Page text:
GATLINBURG, Tenn. - While some crew members pounded rock into gravel with sledgehammers, others used pry bars to skid granite boulders into place. A hand-powered cable winch capable of pulling 4,000 pounds was strapped to a buckeye tree at the top of a steep flight of steps, and everyone was covered in mud.
The crew was 1 1/2 miles up the Chimney Tops Trail, one of the rockiest, steepest and most popular hiking trails in the Great Smoky Mountains National Park. Three years ago, with funding from Trails Forever, they began working their way up the mountain from the trailhead off U.S. Highway 441, also known as Newfound Gap Road.
Now, they're only a half-mile from the double-capstone knob famously known as Chimney Tops, and barring any unforeseen delays, they expect to finish by mid-October.
"We're trying to build a trail that will last 100 years," said Tim Warner, trails specialist for the Smokies. "There's not a medium we're not using, whether it's dirt, locust logs or rock. There's thought that goes into every inch."
Launched in 2009 during the Smokies' 75th anniversary, the Trails Forever program provides dedicated funding to address the park's most heavily damaged hiking trails. To create the endowment, the Friends of the Smokies raised $2 million that was matched dollar-for-dollar by the Aslan Foundation. The $200,000 in annual interest from the endowment pays for a special trail crew that focuses on trail reconstruction as opposed to the routine trail maintenance handled by the park's other two crews.
Not since the days of the Civilian Conservation Corps have trails in the Smokies undergone such basic reconstruction.
The park's first Trails Forever Project was the Forney Ridge Trail that lasted from 2010 to 2011. The second project is the Chimney Tops Trail that began in 2012. Like Forney Ridge, the Chimney Tops Trail was badly eroded. Ascending 1,400 feet in just two miles, the trail was a boulder-strewn mess with long muddy sections that encouraged hikers to look for dry ground wherever they could find it. Parts of the trail were worn down to exposed bedrock; after a hard rain, hiking the steep, narrow sections was like rock hopping a mountain stream.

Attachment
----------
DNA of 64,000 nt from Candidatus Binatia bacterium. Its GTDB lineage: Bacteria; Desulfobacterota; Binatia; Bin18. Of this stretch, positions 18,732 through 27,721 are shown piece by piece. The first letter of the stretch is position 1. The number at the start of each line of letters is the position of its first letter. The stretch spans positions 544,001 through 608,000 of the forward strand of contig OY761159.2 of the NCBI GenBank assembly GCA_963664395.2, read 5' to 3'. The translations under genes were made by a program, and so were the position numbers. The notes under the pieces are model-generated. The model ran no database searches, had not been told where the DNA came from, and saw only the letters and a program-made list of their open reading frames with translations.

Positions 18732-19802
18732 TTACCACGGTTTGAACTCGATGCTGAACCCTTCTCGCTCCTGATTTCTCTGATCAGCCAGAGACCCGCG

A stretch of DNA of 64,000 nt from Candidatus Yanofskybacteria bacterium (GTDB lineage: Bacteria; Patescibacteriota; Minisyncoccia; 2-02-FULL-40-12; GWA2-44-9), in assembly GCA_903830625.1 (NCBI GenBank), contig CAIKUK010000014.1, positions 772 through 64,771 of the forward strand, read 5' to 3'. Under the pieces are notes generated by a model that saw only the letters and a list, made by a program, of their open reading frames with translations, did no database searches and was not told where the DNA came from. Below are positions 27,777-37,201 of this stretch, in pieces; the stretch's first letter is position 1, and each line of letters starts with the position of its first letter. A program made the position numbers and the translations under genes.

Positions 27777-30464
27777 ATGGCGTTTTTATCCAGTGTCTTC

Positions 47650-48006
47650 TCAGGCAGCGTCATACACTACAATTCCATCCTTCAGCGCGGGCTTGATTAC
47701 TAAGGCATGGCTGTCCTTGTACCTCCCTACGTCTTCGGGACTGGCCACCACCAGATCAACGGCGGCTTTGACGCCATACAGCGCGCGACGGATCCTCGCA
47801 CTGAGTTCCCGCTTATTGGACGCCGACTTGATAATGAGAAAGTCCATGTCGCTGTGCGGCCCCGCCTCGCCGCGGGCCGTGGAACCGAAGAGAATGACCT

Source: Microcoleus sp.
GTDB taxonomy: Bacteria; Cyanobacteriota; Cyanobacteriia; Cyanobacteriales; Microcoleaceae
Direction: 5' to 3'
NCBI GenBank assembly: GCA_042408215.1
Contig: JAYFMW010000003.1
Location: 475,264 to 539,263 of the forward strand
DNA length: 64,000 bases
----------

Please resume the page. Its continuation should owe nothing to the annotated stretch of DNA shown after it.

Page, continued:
Trail crews since 2012 have controlled the runoff with drainage ditches, waterbars and elevated turnpikes -- two-sided structures that use fill material to build up the trail base so it's higher than the water table. In some places, crews recontoured the trail to give it a gentle side slope for shedding water.
But the most eye-catching improvements are the long flights of steps that meld into the mountain like natural outcroppings. Some of the steps are constructed of rot-resistant locust logs that were flown in by helicopter. Others are made of stone dug up at the site. To split large rocks, wedges and shims are placed in holes bored into the rock by a gas-generator-powered drill. Hitting the wedges eventually causes the rock to break along the score line. Once the step is in place, gravel pounded at the site is stuffed under and around the step for stabilization. All the stones are dry-stacked, and setting a single step can take almost a full day.
Last week the park's Trails Forever team was assisted by a crew from American Conservation Experience based in Asheville. The project also receives support from the Student Conservation Association as well as local volunteers. The trail is open on weekends, but closed to the public Monday through Thursday when workers are on site.
Josh Shapiro and Eric Wood are the park's crew leader and assistant crew leader for the Chimney Tops Trail project. They both honed their chops on the Forney Ridge Trail, where they learned to approach stone work as an improvisational art.
"Working with stone can be the most frustrating thing in the world, or the most gratifying," Shapiro said. "You have to have an eye for it. There's a lot of trial and error."
"We're out here beating on rocks with hammers -- it's almost prehistoric," Wood added. "This is such a cool project. Sometimes when I get home, I can't stop thinking about it at night."